Defendant first contends the district court erred in failing to suppress his taped statement of February 18, 1988, and all physical evidence, including the murder weapon, seized at 6708 Pacific Street, because this evidence was obtained pursuant to an illegal warrantless search prohibited under the holding of Payton v. New York, 445 U.S. 573, 100 S. Ct. 1371, 63 L. Ed. 2d 639 (1980).

Throughout the trial, defendant maintained that he resided with his sister at 6708 Pacific Street. There is other evidence suggesting, and defendant so informed the investigating officers on the day of the murder, that he lived with his mother at 3006 South 17th Street. In considering defendant's assignments of error, we assume, without deciding, that defendant resided at 6708 Pacific Street.

At a hearing to suppress evidence, the court, as the trier of fact, is the sole judge of the credibility of witnesses and the weight to be given to their testimony and other evidence. In determining a court's ruling as a result of a suppression hearing, the Supreme Court will not reweigh or resolve conflicts in the evidence, but will uphold the trial court's findings of fact unless those findings are clearly wrong. State v. Andersen, 232 Neb. 187, 440 N.W.2d 203 (1989); State v. Sutton, 231 Neb. 30, 434 N.W.2d 689 (1989).

Vicki Strunk testified at the suppression hearing that she rented the house at 6708 Pacific Street, that her name alone was on the lease, that she made all the rent payments, and that she normally resided in the house with her three children, her 4-year-old nephew, and her uncle, Larry Bowen, who lived in the basement. Strunk further testified that the police officers came to her door "right after the noon news":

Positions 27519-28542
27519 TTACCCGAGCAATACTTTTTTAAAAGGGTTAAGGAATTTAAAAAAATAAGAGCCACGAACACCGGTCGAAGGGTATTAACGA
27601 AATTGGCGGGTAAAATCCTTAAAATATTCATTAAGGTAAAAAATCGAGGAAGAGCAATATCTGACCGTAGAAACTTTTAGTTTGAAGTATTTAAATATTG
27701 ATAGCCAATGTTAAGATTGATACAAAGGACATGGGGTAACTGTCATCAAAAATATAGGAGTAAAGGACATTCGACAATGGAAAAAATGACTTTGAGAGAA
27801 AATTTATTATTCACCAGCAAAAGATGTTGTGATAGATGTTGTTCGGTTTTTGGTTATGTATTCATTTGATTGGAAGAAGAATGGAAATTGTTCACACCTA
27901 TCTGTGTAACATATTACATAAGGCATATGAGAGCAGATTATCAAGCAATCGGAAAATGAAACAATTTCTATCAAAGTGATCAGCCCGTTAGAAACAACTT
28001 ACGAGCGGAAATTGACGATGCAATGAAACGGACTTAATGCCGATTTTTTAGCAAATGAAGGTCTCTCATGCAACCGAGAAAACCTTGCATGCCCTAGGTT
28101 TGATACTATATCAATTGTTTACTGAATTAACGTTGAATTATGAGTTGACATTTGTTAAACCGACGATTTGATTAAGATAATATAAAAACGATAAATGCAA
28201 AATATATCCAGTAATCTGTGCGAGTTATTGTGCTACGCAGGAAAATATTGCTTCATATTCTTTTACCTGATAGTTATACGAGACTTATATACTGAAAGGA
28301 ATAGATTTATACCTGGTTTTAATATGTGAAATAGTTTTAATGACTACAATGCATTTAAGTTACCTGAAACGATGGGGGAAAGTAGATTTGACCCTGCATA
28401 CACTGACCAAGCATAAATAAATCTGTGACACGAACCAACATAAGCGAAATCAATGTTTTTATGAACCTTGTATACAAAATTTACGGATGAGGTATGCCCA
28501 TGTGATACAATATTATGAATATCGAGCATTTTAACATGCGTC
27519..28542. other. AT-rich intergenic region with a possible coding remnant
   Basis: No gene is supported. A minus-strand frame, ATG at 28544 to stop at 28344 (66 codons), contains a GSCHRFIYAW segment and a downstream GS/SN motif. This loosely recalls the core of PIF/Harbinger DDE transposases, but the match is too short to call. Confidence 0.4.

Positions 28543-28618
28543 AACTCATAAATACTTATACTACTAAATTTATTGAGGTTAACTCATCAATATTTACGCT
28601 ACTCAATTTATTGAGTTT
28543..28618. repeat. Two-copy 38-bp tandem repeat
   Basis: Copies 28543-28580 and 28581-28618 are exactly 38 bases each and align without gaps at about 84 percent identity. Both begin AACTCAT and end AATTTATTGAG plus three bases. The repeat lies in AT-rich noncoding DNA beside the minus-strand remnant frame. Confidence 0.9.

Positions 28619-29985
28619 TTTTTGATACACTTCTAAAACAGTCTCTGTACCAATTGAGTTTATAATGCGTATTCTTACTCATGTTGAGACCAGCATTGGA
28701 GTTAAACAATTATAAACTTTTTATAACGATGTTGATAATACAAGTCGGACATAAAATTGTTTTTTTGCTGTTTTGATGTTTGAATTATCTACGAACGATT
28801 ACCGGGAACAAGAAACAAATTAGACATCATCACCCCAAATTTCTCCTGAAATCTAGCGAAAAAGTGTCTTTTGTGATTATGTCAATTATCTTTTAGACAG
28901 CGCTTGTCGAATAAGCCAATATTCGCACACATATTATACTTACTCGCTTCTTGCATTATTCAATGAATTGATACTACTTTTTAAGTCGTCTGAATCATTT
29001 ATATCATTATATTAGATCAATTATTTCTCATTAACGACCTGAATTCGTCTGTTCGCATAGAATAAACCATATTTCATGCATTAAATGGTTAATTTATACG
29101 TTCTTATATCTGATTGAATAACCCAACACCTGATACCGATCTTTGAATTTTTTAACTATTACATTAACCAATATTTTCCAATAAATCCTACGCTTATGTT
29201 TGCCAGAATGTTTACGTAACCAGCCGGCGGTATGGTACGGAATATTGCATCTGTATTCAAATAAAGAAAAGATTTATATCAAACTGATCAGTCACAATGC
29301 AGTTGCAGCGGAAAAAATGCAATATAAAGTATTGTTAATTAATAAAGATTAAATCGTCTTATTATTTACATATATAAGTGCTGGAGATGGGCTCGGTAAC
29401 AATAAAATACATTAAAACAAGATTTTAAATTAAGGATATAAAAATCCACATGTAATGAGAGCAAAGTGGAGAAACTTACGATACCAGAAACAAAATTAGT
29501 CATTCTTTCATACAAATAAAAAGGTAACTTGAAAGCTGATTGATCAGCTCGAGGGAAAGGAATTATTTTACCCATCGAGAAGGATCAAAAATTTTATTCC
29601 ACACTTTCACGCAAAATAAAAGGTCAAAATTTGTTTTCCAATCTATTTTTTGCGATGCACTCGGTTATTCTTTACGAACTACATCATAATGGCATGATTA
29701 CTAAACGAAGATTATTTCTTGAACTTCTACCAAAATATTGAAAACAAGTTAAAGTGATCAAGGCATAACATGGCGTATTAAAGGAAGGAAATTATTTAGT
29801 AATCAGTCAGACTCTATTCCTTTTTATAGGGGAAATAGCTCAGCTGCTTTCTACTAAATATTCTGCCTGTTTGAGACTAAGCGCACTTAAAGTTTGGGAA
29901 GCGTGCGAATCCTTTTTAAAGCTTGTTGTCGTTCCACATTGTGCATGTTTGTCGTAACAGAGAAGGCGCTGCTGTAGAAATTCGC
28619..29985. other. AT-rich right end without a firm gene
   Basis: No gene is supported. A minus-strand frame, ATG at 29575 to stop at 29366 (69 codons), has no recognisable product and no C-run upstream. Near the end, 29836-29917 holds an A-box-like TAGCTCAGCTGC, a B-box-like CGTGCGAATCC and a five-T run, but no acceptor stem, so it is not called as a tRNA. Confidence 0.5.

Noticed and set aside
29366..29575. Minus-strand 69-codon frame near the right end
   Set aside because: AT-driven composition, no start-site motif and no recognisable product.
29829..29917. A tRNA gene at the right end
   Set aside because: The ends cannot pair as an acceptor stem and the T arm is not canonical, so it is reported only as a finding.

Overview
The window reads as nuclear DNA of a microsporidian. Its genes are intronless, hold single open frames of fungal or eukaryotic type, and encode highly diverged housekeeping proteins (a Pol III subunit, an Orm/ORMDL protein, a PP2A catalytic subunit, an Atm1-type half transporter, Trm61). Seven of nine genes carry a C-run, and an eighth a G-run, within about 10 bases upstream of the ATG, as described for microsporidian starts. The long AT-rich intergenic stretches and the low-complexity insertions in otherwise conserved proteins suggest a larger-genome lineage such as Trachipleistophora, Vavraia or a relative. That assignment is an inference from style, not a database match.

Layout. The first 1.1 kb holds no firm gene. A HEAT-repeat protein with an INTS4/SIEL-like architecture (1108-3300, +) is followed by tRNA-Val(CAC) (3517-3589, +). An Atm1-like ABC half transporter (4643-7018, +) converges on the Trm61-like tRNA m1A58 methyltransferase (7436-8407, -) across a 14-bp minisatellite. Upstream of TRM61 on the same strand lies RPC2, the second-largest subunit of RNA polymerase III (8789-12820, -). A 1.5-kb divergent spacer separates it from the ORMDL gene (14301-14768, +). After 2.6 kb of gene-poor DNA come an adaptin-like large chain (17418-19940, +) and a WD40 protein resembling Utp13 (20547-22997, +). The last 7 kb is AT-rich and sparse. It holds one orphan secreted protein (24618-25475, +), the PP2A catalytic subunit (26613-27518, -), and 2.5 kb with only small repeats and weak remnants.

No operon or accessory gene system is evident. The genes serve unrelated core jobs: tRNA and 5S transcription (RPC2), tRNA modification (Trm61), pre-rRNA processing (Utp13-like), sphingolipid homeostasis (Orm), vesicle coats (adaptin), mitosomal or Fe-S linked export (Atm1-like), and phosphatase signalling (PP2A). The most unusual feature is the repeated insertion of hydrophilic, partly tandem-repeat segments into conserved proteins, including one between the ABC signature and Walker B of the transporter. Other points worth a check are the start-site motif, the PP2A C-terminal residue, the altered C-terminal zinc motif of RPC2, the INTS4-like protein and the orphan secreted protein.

Q. All right. And as soon as you saw them, you knew what they were there for, didn't you? A. Well, after [Bazer] told me to watch the news, I kind of figured that's probably what they were there for.... Q. All right. There was a ... story about this shooting on South 13th Street and a description of the two suspects that were seen leaving the scene, and that matched Chris and Phillip, correct? A. I guess it did. It probably would. Q. Right. Plus Chris told you that he did it? A. Right.